The late Budi Darma, one of Indonesia’s most beloved writers, spent a formative chapter of his life far from home, studying at Indiana University in the 1970s. He wrote a series of strikingly lonely short stories that would go on to form the collection People from Bloomington, first published in Indonesian in 1980. A man befriends his estranged father only to control him and ends up controlled himself. Someone steals his dead roommate’s poetry and enters it into a competition. Another character desperately tries to make contact with the old man across the street who may or may not be trying to shoot people from his attic room. With this absurd but oddly real little collection—and with his next novel, Olenka, also Indiana-inspired—Darma ascended into the pantheon of Indonesian literature, winning numerous awards, including the presidential medal of honor. Budi Darma may be barely known in the United States, but Tiffany Tsao—who has recently translated People from Bloomington for Penguin Classics—hopes that an English-language audience is ready to embrace this unparalleled Indonesian artist.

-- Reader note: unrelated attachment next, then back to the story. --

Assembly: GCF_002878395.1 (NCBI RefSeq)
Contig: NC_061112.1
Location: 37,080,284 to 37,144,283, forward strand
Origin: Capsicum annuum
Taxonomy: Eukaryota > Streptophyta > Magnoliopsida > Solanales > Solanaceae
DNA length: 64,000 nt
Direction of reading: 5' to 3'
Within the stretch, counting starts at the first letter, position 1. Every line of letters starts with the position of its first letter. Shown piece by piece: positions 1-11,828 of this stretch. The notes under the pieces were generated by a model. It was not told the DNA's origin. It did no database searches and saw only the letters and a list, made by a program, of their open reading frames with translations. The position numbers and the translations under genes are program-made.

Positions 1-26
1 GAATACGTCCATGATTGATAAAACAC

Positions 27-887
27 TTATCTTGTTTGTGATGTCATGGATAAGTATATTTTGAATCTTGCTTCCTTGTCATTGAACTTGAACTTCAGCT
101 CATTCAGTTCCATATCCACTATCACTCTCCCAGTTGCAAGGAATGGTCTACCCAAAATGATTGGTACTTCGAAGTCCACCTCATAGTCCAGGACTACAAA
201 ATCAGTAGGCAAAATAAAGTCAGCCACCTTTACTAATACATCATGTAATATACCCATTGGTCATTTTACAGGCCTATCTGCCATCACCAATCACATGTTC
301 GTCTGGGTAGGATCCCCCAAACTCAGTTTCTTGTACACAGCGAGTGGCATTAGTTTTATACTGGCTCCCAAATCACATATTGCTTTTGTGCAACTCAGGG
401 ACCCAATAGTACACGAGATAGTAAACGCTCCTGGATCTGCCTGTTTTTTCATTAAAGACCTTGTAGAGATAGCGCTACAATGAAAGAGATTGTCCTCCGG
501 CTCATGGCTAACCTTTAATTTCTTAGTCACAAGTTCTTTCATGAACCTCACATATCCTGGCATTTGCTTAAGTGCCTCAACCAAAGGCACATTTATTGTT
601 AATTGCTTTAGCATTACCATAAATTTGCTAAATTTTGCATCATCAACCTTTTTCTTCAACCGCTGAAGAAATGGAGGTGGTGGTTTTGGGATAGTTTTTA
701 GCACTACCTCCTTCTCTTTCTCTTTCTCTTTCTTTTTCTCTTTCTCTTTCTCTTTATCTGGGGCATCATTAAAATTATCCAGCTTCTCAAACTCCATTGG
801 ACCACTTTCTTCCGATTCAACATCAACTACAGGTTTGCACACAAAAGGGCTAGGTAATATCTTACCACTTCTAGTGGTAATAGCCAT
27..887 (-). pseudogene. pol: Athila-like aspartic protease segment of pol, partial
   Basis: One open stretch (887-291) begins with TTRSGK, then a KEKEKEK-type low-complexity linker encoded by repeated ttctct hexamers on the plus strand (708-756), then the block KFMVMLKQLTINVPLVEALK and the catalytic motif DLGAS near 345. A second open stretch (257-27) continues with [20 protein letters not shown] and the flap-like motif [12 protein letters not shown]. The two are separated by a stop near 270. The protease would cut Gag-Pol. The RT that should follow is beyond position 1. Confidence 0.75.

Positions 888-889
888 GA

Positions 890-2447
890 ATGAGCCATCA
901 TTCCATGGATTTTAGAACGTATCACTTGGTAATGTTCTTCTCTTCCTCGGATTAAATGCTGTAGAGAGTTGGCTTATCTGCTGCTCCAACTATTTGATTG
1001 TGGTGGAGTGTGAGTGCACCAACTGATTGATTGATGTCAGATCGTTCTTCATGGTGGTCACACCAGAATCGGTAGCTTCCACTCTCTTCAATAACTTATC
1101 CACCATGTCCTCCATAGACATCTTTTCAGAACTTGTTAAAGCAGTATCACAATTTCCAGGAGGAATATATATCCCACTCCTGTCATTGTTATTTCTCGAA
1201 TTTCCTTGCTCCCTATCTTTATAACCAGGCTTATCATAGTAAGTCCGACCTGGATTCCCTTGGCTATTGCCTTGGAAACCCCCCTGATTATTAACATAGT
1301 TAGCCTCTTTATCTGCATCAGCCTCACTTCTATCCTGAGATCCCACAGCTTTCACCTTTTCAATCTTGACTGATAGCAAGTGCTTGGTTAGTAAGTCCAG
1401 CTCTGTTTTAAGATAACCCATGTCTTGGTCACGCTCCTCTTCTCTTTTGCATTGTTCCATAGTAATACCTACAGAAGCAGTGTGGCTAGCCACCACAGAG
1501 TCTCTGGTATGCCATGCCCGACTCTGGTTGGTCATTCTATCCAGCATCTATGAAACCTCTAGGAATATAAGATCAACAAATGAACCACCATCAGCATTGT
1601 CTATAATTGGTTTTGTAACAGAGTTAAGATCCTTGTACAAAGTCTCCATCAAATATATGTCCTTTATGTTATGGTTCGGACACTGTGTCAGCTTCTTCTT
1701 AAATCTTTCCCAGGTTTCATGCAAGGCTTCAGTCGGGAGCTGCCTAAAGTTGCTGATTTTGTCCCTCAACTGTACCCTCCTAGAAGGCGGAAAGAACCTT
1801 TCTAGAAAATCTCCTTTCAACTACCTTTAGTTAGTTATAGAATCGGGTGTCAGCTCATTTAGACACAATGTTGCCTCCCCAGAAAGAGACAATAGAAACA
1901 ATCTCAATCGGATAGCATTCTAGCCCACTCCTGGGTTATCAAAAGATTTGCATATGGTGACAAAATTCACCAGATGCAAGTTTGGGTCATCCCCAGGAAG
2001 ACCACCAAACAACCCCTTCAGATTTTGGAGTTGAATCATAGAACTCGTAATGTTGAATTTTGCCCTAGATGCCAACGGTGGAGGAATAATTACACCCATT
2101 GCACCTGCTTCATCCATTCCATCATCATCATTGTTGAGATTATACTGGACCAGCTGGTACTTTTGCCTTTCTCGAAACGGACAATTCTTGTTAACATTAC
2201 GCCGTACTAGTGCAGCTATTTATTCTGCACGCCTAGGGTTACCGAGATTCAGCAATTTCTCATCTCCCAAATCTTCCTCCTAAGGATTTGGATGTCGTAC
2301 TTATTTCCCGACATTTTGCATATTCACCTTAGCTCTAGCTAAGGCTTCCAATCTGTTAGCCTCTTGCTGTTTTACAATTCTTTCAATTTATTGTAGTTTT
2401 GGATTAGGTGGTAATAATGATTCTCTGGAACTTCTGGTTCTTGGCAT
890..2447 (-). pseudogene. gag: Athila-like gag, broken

Go beyond the episode:
- Budi Darma’s People from Bloomington, translated by Tiffany Tsao
- Read Tsao’s post in memory of Budi Darma, who died in August 2021
- Check out these other Indonesian writers mentioned in the episode: Pramoedya Ananta Toer, Umar Kayam, Chairil Anwar, Ajip Rosidi
- Want to hear more about the art of translation? Listen to these conversations with German-English translator Susan Bernofsky, Bible translator Robert Alter, Malagasy writer Naivo and his translator Alison Cherette, and Tibetan-English translator Tenzin Dickie
Tune in every week to catch interviews with the liveliest voices from literature, the arts, sciences, history, and public affairs; reports on cutting-edge works in progress; long-form narratives; and compelling excerpts from new books. Hosted by Stephanie Bastek and sponsored by the Phi Beta Kappa Society.
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